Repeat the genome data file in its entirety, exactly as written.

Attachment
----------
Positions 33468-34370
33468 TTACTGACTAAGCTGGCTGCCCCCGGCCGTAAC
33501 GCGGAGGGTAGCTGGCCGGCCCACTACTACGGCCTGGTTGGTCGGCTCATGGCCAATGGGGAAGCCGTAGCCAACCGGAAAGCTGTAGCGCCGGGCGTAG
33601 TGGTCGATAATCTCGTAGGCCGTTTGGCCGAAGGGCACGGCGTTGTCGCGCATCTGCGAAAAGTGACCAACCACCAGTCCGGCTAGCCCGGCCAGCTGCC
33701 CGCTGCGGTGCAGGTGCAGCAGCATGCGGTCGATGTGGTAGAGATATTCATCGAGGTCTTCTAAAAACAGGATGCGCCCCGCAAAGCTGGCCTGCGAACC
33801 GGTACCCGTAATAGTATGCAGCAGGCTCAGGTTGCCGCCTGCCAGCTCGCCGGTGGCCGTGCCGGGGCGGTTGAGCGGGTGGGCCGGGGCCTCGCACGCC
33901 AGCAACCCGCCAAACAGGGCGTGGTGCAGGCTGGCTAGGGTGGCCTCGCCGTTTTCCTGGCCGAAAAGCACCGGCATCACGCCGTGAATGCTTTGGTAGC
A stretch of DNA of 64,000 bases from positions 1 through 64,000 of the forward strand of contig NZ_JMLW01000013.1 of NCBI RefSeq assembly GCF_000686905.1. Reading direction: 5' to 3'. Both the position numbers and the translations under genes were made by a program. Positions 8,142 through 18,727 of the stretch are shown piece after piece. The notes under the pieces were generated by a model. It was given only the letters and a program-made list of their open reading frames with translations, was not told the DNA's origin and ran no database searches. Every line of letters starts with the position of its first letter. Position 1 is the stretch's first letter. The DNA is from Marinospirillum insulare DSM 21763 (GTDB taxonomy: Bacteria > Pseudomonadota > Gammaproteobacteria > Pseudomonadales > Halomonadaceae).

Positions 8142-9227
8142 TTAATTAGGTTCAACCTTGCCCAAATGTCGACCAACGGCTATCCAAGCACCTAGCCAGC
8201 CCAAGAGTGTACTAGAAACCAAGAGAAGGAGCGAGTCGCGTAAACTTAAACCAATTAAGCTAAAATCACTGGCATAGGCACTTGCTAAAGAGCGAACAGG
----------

Positions 33468-34370
33468 TTACTGACTAAGCTGGCTGCCCCCGGCCGTAAC
33501 GCGGAGGGTAGCTGGCCGGCCCACTACTACGGCCTGGTTGGTCGGCTCATGGCCAATGGGGAAGCCGTAGCCAACCGGAAAGCTGTAGCGCCGGGCGTAG
33601 TGGTCGATAATCTCGTAGGCCGTTTGGCCGAAGGGCACGGCGTTGTCGCGCATCTGCGAAAAGTGACCAACCACCAGTCCGGCTAGCCCGGCCAGCTGCC
33701 CGCTGCGGTGCAGGTGCAGCAGCATGCGGTCGATGTGGTAGAGATATTCATCGAGGTCTTCTAAAAACAGGATGCGCCCCGCAAAGCTGGCCTGCGAACC
33801 GGTACCCGTAATAGTATGCAGCAGGCTCAGGTTGCCGCCTGCCAGCTCGCCGGTGGCCGTGCCGGGGCGGTTGAGCGGGTGGGCCGGGGCCTCGCACGCC
33901 AGCAACCCGCCAAACAGGGCGTGGTGCAGGCTGGCTAGGGTGGCCTCGCCGTTTTCCTGGCCGAAAAGCACCGGCATCACGCCGTGAATGCTTTGGTAGC
A stretch of DNA of 64,000 bases from positions 1 through 64,000 of the forward strand of contig NZ_JMLW01000013.1 of NCBI RefSeq assembly GCF_000686905.1. Reading direction: 5' to 3'. Both the position numbers and the translations under genes were made by a program. Positions 8,142 through 18,727 of the stretch are shown piece after piece. The notes under the pieces were generated by a model. It was given only the letters and a program-made list of their open reading frames with translations, was not told the DNA's origin and ran no database searches. Every line of letters starts with the position of its first letter. Position 1 is the stretch's first letter. The DNA is from Marinospirillum insulare DSM 21763 (GTDB taxonomy: Bacteria > Pseudomonadota > Gammaproteobacteria > Pseudomonadales > Halomonadaceae).

Positions 8142-9227
8142 TTAATTAGGTTCAACCTTGCCCAAATGTCGACCAACGGCTATCCAAGCACCTAGCCAGC
8201 CCAAGAGTGTACTAGAAACCAAGAGAAGGAGCGAGTCGCGTAAACTTAAACCAATTAAGCTAAAATCACTGGCATAGGCACTTGCTAAAGAGCGAACAGG